16. As to those HubPages, there was one glorious discovery.
    Remember I told you that they strongly recommend that the articles should be LONG, some 500 to 1400 words in length (or whatever). So here was the enigma: why do they recommend such a strange thing?

    Every blogger knows: unless it is short, it won’t be read.
    The New York times published that the average reader reads a single article for…how long? Was it 2.4 minutes?
    The “Shiny Stats” publish that 50% of visitors stay on their home page for just a few seconds.
    Nielsen says the average page view lasts 57 seconds. So now how come HubPages keep saying “magazine length”, just when magazines in general are disappearing?

    Here is a real live rabbit pulled out of a real live hat, and it took me at least four tries.
    The reason that HubPages and the NewYorker want long articles is that length discourages reading.

    Imagine how funny. I rarely find out such a funny thing.

    Length leads the reader straight over to those little trap doors to relief and freedom: the ads.

    I myself used to have a New Yorker on the kitchen table to oblige myself to read some of it, and even now I remember only some of those tiny ads. The dread lenghth of literary text made me rest my weary eye on those humble little ads in the margin: coin collections; book binding; elevators for the handicapped; first communion gifts; Christmas calendars; handbags from Hungary.

    Oh, that IS a glorious discovery. I have New Yorkers all over the place, which I mainly peruse for the cartoons (“drawings”). When I bother to read the lengthy pieces I am rarely disappointed, yet volume after volume goes largely unread. However, I’ve been ignoring the “trap doors” forever. If it’s one thing that we Americans are good at it’s how to ignore advertising. But here is how to make the best commercial use of our dwindling attention spans before your magazine vanishes completely: print long pieces. So when the guy selling the authentic woolen berets is done, so is the New Yorker? Golly.

  17. “The Remains of the Couch” – This sounds very high class and important. It could be the title of your first novel. But you need to be British. Tell me you’re British.

    Yeah. Okay. I’m British. Dead common, but British. Born in the Colonies. Hey what? Pip pip. Bob’s your uncle. Pulled through a hedge backwards. Etcetera.

  18. The New Yorker cartoons can be seen at Google images, but the New Yorker ads, the ones in the sidebar, are different from other magazine ads in that they are from 1 man outfits selling things not available anywhere else, imported from the East, handmade, antique, or meant for very old people.

    Look at this:

    It is a Swiss village school. It is by Albert Anker. He is the Swiss Norman Rockwell, but lived a century earlier. I don’t mean to say: “now here, this for once is real art.” In fact, I know that this painter was a social justice fanatic, and this painting is ever so slightly critical, though so real that I feel I know every one of those kids and what has become of them.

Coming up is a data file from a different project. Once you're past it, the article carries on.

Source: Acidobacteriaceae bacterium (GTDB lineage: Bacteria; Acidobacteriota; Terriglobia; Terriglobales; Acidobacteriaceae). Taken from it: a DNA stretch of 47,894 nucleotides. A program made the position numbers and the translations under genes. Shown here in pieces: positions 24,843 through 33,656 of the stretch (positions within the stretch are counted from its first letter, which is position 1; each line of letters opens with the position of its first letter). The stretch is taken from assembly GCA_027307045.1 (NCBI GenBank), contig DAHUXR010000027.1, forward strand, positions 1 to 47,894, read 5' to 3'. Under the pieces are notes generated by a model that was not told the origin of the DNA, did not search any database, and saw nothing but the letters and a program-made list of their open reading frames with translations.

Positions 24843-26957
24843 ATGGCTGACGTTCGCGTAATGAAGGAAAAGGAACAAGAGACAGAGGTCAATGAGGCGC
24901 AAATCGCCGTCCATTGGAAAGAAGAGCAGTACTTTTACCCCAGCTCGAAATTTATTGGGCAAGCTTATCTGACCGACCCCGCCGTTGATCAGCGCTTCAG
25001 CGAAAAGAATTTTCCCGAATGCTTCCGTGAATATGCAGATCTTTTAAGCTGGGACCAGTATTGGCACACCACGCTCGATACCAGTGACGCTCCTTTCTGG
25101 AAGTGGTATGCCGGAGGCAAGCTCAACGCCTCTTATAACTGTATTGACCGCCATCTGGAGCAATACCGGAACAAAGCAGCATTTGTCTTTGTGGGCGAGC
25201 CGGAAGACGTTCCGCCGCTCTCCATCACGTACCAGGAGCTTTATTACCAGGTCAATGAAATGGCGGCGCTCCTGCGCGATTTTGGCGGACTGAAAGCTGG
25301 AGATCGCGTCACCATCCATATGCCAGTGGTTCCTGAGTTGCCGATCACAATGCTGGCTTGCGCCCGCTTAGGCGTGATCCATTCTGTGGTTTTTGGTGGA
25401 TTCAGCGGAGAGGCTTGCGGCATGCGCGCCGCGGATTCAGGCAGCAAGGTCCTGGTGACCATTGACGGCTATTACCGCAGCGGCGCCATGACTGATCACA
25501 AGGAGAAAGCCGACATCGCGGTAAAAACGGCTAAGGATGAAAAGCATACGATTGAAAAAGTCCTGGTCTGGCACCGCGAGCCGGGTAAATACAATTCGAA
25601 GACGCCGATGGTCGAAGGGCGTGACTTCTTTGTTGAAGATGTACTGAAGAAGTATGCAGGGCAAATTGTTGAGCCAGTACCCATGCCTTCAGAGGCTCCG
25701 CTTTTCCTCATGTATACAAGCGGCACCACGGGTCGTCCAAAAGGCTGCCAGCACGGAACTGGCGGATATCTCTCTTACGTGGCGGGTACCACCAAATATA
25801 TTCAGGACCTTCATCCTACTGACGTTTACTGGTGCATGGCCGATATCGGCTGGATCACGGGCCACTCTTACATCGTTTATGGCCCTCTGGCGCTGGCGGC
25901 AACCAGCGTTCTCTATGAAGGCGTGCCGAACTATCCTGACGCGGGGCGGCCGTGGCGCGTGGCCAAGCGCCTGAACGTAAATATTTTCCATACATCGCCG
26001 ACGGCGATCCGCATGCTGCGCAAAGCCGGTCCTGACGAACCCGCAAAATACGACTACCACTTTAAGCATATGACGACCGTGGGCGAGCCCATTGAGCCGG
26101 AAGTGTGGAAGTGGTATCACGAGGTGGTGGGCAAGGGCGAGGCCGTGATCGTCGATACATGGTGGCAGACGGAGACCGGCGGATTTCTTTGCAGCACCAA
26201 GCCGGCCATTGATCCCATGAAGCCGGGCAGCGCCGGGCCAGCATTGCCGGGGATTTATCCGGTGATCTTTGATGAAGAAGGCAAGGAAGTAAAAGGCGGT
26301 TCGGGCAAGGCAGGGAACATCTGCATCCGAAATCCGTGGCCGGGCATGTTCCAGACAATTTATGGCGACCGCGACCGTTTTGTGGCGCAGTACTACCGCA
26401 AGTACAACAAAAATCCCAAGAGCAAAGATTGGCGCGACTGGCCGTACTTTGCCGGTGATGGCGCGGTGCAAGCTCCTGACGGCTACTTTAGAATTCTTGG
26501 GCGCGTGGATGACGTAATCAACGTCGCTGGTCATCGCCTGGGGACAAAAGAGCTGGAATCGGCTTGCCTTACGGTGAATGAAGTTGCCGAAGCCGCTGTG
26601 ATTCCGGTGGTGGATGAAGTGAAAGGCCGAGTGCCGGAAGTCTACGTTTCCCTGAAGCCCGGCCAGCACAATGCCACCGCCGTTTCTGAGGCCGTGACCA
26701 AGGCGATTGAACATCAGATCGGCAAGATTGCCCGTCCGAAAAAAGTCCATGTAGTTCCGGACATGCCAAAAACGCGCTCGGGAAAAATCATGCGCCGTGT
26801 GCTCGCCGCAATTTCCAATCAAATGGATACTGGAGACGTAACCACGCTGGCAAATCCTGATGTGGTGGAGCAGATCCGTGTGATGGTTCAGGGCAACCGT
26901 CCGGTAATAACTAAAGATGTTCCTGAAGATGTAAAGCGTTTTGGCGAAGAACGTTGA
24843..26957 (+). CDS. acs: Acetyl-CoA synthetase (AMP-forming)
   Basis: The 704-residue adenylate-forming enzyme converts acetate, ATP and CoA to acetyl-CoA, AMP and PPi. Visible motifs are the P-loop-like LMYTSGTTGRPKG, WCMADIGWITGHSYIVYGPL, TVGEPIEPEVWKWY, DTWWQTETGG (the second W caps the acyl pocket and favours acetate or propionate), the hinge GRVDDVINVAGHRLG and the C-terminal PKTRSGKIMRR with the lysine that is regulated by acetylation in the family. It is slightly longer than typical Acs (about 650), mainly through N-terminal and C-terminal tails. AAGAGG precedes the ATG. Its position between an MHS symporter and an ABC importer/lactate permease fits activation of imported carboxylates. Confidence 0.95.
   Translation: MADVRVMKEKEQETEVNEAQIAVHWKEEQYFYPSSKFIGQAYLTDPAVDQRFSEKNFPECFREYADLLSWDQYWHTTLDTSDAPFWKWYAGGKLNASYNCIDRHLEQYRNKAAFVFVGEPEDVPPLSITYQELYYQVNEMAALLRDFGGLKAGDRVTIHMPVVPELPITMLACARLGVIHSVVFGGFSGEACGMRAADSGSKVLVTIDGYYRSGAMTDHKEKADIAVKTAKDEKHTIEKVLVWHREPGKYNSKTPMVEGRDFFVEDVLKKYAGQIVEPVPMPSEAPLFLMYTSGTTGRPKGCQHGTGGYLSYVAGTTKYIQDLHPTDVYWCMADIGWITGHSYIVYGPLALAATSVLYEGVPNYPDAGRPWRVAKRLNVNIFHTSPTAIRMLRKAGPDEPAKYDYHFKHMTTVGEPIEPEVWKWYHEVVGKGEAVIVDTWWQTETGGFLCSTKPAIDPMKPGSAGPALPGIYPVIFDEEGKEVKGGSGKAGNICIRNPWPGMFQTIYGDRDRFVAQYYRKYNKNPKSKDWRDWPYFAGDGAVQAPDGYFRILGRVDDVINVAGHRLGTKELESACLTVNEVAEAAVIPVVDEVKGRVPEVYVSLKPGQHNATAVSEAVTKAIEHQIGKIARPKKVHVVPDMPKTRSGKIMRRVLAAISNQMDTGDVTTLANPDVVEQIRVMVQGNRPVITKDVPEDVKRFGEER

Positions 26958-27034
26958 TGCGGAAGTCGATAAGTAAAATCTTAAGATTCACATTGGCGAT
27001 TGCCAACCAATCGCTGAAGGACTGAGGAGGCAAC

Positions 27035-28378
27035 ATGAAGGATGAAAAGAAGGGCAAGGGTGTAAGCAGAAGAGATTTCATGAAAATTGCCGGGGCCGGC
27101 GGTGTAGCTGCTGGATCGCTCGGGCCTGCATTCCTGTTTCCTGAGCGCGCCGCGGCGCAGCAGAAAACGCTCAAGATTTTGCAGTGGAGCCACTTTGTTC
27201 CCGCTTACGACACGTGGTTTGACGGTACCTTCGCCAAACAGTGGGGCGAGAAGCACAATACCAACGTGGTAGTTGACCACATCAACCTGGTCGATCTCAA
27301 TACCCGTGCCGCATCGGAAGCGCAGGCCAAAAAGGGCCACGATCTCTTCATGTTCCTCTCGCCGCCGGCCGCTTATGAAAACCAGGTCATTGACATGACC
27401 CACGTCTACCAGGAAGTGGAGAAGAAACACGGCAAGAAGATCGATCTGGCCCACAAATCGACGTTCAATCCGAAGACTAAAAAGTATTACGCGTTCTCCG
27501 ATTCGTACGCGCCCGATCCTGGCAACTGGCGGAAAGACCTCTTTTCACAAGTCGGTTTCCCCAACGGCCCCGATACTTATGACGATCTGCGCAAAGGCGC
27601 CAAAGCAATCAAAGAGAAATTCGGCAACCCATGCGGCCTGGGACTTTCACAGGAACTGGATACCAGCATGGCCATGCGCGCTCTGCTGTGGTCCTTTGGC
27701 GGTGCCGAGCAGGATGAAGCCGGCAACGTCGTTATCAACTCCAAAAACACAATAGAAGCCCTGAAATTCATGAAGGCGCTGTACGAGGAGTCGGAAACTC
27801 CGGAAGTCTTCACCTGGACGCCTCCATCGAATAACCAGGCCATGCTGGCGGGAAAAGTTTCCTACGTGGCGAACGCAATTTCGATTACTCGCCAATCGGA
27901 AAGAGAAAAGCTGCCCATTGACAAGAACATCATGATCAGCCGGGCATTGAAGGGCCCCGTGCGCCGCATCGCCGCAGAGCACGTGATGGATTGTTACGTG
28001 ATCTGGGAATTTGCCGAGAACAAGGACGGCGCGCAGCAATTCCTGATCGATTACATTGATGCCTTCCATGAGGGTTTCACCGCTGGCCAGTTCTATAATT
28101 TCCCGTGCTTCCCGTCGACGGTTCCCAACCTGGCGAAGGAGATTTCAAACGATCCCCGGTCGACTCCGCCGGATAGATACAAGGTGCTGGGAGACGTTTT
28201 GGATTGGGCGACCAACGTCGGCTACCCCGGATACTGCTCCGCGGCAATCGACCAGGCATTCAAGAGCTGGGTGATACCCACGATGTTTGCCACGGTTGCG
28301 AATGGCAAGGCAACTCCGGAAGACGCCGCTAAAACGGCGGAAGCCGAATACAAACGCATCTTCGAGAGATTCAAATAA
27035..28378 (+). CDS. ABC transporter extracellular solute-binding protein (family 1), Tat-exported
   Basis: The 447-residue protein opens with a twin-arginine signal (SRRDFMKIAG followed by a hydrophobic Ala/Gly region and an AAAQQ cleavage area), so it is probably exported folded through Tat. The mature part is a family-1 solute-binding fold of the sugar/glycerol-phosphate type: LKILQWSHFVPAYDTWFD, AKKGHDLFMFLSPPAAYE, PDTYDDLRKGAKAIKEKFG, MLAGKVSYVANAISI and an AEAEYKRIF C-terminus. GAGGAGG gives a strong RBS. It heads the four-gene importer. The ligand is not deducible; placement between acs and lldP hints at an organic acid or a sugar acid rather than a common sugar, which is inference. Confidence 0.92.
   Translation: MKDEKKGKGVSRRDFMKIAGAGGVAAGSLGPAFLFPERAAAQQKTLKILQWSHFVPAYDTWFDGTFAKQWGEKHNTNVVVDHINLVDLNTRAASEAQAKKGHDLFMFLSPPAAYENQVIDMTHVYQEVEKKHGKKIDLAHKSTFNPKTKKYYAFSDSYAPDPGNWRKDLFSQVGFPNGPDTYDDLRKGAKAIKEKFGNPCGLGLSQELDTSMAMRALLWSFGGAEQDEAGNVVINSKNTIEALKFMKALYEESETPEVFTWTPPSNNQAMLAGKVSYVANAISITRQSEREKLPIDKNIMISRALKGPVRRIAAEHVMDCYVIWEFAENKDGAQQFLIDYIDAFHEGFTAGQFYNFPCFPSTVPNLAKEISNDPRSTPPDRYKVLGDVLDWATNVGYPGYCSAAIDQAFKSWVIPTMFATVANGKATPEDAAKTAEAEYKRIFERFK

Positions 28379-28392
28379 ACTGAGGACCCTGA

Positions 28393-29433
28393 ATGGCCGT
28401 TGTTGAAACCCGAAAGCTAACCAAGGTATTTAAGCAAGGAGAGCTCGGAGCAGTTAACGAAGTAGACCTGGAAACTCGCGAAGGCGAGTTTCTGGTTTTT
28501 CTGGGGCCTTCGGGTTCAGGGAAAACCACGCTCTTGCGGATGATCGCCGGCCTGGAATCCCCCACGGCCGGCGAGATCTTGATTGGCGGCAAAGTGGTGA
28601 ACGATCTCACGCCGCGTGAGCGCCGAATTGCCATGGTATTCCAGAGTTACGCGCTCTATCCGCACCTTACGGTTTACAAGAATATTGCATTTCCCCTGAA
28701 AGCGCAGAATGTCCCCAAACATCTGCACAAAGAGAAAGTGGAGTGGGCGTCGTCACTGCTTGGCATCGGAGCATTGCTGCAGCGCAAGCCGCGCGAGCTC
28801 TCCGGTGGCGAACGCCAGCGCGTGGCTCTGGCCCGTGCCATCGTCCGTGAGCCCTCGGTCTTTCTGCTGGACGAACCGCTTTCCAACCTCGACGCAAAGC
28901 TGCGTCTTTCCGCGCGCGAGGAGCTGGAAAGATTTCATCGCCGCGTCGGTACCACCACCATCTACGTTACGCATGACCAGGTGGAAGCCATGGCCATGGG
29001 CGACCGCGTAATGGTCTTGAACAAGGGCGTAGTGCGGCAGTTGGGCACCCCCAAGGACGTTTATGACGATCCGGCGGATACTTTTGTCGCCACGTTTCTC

God help my pathetically uncultured and historically unschooled soul … I’ve always loved that painting and thought that it WAS by Norman Rockwell. There are 39 children in that classroom. It is very realistic and compelling, in an almost documentary way. All those evocative faces! Rockwell must have been influenced by this artist. Thanks for linking me to it!

  19. Here is one more. This is typical Swiss town architecture. The children are war orphans, and they are being adopted by wealthy citizens.

    I think this was not Napoleon’s war. There must have been another war, some 40 or 50 years later.

    Another amazing painting. Makes you wonder why they ever bothered to invent photography. The childrens’ expressions are so moving. The more you study this scene the more it draws you in …

  20. Yes, you can see that the children are scared and speechless, and one, in the foreground, walñking away with a rich lady and her extremely well dressed son, looks so humiliated as if he understood that he had had to be sold. The way he lifts his chin and just won’t start to cry, while getting examined by the other boy.

    In the past clothes were immensely expensive. In warm countries that may not have been so important, but e.g. in Russia a winter coat cost more than a years’ savings. So all coats became tell-tale.

    In Switzerland there was poverty, but never of the desperate kind.

    Yes, that adopted boy has what we call the “thousand yard stare”.

  21. By the way, don’t you think that Anker’s schoolteacher looks somewhat like you, though older? There is something in his posture, some lack of authority or what.

    Now I am in a hurry because I have to go and see whether the little computer is still ok or whether it has reverted to its Albania ways. It’s worse than having a baby, but only for a short time.


    Billie, don’t you want to see that sweet tiny little baby sister that the stork has brought you?
    No. But I want to see the stork.

    Hmmm. Yes, I guess I see the resemblance. I was similarly lacking in authority whenever I found myself in front of a classroom full of students. So, uh, thanks. 🙂

  22. The teacher looks like he cannot decide whether to go after one of those kids. Schools were like that all over Europe and probably in the US too. In Spain they were like that until recently.

    Now I guess this is no longer intelligible, though here (in Spain) to be a teacher for little children is still an option for people who have bad grades and cannot go to the university.

    Kids are told that they don’t have to obey the teacher.

    Yes he does look like he’s trying to get better control over the class. I think it still reads very well. Not much has changed in the public school classrooms here in the USA. Kids don’t even have to obey their parents now. Parents are admonished if they “punish” the kids for their errors.